Sean Moore, Canada's public policy walrus is re-doubling his efforts. He's launching two new products: Advocacy School and a major article on public policy in the The Philanthropist.
Advocacy School is designed to assist civil sector organizations influence government decisions, constructively and effectively. There are two primary items on the Advocacy school menu: on-line or in person workshops and seminars; and pro bono and paid mentors and coaches. Aside from Sean, instructors and mentors include journalist Peter O'Malley, analyst John Stapleton, communication specialist Shari Graydon, writer Susan Doyle, lawyer Laird Hunter and advocates Nora Sobolov, Liz Mulholland and yours truly.
Here are some sample Sean-bits from his workshop menu: How to Get the Most out of In-Person Meetings with Public Officials; Preparing Effective Briefing Notes: Public Narrative – How to Communicate your story to Bind your Community Together and Inspire collective action; How the System Works and How to Work the System: A Primer on Effective Public Policy Advocacy; Constructing Winning Policy Proposals to Government; Strategic Inquiry.
He's got more selection than Tim Hortons has doughnuts!
At the same time Sean has published: Can Public Policy Advocacy be Taught? Or Learned? in the latest edition of The Philanthropist. You don't have to RRRoll Up the Rim to access it. You can check out all the articles in the latest issue and download Sean's PDF for free.
The article is worth reading just for the list of common mistakes made by advocates, as seen from the perspective of the politicians and public servants they deal with. I, for one, have commited every one of them. They include:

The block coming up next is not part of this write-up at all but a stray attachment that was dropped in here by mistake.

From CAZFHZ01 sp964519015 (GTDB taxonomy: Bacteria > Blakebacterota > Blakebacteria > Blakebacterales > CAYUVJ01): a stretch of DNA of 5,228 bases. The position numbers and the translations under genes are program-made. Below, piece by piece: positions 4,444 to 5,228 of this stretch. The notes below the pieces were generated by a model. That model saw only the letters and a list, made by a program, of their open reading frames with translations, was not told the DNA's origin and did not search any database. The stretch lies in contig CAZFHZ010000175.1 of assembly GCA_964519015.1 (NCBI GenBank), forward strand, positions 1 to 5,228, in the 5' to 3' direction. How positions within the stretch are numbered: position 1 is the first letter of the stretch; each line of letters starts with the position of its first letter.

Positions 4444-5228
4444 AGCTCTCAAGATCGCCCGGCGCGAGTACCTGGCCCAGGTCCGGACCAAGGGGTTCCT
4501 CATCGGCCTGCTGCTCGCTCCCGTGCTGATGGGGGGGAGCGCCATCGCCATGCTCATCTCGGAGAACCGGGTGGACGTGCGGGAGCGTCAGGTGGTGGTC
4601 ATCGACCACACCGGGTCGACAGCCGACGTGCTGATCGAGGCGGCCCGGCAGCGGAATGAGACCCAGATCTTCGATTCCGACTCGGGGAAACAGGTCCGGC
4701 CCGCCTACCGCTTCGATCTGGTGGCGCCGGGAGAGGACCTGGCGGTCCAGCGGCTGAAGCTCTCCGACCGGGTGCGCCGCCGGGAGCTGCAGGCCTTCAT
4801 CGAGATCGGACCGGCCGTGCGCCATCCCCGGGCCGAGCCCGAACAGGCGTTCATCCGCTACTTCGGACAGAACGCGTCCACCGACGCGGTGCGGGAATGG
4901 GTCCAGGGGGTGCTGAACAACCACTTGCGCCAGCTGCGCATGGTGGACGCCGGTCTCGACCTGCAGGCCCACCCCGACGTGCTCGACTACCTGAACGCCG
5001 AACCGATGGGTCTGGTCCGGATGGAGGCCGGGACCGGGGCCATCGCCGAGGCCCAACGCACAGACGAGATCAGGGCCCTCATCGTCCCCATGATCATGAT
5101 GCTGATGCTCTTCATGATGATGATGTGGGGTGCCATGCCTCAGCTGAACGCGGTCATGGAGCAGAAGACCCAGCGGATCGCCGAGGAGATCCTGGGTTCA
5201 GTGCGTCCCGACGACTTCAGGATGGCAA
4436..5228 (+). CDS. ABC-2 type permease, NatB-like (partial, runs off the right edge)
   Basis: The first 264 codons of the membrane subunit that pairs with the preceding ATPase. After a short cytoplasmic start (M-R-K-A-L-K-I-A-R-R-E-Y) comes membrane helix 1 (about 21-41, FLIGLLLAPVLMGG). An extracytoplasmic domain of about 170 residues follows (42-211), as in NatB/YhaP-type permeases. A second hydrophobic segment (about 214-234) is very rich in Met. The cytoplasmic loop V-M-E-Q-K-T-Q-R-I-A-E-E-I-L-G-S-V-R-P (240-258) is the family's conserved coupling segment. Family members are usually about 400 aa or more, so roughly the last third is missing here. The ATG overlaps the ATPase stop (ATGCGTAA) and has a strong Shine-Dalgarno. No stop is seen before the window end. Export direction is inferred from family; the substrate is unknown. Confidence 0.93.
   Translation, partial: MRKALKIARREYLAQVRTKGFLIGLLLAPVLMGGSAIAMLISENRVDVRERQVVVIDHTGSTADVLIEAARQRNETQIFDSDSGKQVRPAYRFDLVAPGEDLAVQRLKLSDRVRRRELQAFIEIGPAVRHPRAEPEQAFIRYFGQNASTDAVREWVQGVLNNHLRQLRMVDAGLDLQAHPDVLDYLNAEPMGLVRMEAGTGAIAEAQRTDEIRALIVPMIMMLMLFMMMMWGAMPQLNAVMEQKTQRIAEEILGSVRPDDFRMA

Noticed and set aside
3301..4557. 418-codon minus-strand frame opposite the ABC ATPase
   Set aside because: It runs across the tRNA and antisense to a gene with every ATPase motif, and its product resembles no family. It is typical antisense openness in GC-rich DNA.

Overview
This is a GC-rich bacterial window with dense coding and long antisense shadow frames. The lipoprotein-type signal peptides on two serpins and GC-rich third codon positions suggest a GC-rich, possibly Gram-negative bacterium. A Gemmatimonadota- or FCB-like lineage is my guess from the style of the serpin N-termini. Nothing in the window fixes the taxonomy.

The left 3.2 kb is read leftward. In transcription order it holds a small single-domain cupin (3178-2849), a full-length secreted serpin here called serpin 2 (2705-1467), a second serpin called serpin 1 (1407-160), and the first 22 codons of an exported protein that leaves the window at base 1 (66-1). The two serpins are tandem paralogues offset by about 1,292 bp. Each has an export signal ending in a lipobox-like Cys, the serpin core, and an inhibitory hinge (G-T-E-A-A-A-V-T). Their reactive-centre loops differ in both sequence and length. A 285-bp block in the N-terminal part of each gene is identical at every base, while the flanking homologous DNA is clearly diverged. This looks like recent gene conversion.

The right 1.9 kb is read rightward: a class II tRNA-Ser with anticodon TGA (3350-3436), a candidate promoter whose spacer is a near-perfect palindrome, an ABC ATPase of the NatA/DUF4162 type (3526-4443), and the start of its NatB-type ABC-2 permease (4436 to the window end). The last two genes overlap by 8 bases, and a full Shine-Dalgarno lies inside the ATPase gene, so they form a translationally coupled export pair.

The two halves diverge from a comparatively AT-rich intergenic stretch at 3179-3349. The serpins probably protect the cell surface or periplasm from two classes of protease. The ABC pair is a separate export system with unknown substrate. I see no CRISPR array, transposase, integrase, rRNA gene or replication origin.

• failure of proponents to be aware of or actively link their idea to government’s existing priorities or concerns;
• lack of patience and perseverance – the tendency by many petitioners to give up and go on to something else before adequately following up on their initial initiative;
• failure to understand the nature, “rhythms,” and time frames of government decision-making;
• submission of written advocacy material that is usually too voluminous, too narrowly self-serving, and in a form often unusable by those in government; and
• unnecessary politicization of issues by proponents “going political” prematurely.
Sean demystifies the process of making public policy. He makes the art of friendly persuasion fresh and tasty. Civil society is enhanced because of his commitment to healthy democratic conversation.
With his help we will become better known as a nation of engaged citizens rather than the not so flattering moniker of, Timbit Nation.
Note to readers outside Canada: a double double is Canadian slang for a Tim Hortons coffee with two creams – two sugars!
Sean Moore's Do It Yourself Public Policy
The Time Has Come the Walrus Said to do Public Policy Ourselves
Sean Moore: Becoming Visible 2011- Improving the Lives of Canada's First Nations People
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